Being out in the countryside with my dogs gives me time to think. I’ve learnt the pleasure of solitude without being lonely, and that’s a good feeling for me.

Welcome to "Man with two dogs" - the family website for dog owners and dog walkers.

This is my countryside diary which appears each Saturday in the Dundee Courier newspaper.

Nature, the great provider

December 2nd, 2006

I CAN'T remember how the conversation got round to Nature's more off-beat liberality, but when I mentioned that my mother used to cook me and my father rook pie, it was clear from the raised eyebrows and faint looks of distaste that this was not a subject for the breakfast table. Mother used only the breasts from juvenile birds, before they had learnt to fly. At that age their diet is mainly seeds and grain and other vegetable matter, and the meat is tender.

In the past it was a way for folk to add protein to what, for some, could be pretty indifferent daily fare. It was taking a harvest from what was available, like rabbits and hares, or squabs which are fledgling pigeons.

I was told recently about a girl who drives north on the A9 to visit her Caithness aunty. She rarely returns home empty handed, picking up various birds and animals which have met an untimely end with the traffic on that busy road. She puts them to good use, and I can't think of better examples of Scottish thrift than her aptly-named  A9 soup' and  A9 stew'.

I readily admit to bringing home  roadkill' myself. A dead pheasant isn't going to grace the countryside any more, so what more fitting end for it than gracing my supper plate. I just got to it before the crows did.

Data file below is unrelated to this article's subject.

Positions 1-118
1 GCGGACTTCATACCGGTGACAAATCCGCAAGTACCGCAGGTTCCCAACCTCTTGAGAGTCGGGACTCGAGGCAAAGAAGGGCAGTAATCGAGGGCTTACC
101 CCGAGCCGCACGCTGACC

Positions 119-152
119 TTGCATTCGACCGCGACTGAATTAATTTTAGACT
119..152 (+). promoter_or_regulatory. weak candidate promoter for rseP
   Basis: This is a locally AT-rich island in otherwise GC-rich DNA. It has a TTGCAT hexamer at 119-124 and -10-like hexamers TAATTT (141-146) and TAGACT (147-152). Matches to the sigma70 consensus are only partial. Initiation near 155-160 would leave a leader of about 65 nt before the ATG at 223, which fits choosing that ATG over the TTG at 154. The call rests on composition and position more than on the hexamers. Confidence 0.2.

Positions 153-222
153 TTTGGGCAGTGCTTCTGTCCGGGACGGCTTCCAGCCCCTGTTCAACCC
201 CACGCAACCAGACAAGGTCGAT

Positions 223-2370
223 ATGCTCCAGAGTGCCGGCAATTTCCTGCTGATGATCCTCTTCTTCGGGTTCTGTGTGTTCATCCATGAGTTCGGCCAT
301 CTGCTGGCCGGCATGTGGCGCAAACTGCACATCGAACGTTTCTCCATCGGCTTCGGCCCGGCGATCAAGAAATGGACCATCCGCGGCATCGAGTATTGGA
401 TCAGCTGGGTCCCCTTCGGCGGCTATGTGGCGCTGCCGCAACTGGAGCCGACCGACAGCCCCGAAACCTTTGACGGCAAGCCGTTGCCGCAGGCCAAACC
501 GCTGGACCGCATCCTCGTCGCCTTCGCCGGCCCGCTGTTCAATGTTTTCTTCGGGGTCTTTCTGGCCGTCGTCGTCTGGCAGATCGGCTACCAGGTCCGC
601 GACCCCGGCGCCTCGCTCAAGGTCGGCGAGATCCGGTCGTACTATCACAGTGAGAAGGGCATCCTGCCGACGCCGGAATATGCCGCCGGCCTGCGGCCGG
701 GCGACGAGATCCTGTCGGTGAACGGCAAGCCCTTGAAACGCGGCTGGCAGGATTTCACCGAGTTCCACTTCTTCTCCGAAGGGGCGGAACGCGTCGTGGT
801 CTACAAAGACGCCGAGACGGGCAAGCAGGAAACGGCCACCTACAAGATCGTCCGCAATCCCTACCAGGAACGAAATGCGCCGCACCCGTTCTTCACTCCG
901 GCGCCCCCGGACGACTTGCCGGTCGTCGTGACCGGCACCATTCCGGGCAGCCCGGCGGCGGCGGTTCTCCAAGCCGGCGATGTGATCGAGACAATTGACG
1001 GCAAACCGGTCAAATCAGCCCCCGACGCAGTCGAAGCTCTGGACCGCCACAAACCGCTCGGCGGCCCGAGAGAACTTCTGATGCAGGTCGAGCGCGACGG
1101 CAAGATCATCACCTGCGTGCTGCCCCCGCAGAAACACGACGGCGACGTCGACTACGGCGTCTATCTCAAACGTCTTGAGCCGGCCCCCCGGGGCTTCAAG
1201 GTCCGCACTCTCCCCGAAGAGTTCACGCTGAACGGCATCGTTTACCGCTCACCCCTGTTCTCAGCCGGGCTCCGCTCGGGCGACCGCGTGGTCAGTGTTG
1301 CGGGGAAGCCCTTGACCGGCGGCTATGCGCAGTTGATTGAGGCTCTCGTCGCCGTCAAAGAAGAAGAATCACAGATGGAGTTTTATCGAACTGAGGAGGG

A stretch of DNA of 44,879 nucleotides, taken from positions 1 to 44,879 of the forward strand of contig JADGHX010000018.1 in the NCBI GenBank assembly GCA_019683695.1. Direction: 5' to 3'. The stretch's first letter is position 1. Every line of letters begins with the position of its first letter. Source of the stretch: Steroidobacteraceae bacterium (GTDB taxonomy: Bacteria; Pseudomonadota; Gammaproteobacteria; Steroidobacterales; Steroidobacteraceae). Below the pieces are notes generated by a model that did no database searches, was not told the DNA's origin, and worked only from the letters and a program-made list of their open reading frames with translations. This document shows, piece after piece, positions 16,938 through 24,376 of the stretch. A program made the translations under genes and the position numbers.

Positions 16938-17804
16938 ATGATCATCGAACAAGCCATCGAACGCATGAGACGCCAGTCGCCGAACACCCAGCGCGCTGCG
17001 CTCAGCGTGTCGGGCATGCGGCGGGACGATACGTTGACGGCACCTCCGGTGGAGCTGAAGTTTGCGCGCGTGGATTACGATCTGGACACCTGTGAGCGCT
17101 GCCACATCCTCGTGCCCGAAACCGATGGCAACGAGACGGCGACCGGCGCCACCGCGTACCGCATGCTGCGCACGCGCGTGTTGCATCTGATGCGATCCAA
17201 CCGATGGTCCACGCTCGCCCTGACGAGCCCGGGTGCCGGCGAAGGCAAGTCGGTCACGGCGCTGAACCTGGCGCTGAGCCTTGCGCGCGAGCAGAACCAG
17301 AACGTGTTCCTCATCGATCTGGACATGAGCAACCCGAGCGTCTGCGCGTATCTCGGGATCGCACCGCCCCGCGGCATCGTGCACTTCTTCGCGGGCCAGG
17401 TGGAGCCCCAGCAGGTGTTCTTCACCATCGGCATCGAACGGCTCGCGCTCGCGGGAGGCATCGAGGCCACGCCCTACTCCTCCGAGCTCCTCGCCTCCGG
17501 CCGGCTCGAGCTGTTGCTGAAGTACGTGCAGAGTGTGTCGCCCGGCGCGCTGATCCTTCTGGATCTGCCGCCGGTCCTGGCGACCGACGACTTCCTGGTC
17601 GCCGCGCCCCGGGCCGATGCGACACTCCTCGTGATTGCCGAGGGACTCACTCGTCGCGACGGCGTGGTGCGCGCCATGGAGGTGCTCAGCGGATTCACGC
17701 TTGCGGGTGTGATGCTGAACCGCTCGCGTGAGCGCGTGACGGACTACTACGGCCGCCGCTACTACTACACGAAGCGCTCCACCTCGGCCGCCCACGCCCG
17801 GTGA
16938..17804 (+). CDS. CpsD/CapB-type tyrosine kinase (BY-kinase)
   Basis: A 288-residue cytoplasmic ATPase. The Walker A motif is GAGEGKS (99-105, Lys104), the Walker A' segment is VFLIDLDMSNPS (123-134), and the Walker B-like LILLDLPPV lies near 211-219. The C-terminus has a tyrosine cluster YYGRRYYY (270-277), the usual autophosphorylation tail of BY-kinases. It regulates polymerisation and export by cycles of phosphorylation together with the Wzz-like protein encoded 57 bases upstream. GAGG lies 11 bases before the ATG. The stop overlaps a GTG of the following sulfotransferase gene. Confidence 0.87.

Ducks would seem to be as great opportunists as us humans. I joined a farmer friend to walk round a part of his farm which has a couple of wee ponds. He told me that, in the spring, mallard come to the ponds to feed on frogspawn. To give all the wannabee frogs some chance of a future he lays chicken wire over the spawn to ward off the predators.

I remember in the 1950s a gamekeeper near Ullapool telling my father and me that mallard are carnivorous. When he gutted rabbits which he had trapped, he threw the paunch into a stream. The duck were greatly attracted to this carrion treat.

As I left my farmer friend he gave me a handful of home-grown chillis. He suggested that the Doyenne might use a few to make chilli sherry. Like pink gin, this sounds as though it might be a throwback to the glory days of officers' messes in the Indian Army.

Add four chillis to a bottle of good fino sherry – and leave for up to a month. Couldn't be simpler. Used sparingly it will add zing and pizzaz to soups, and the Doyenne thought it would go well thrown into stir fry.

But mark the bottle clearly. It has a kick like a drink-maddened mule and is definitely not something to be taken by the glassful. Thinking about it, a drop or two might pep up rookie pie!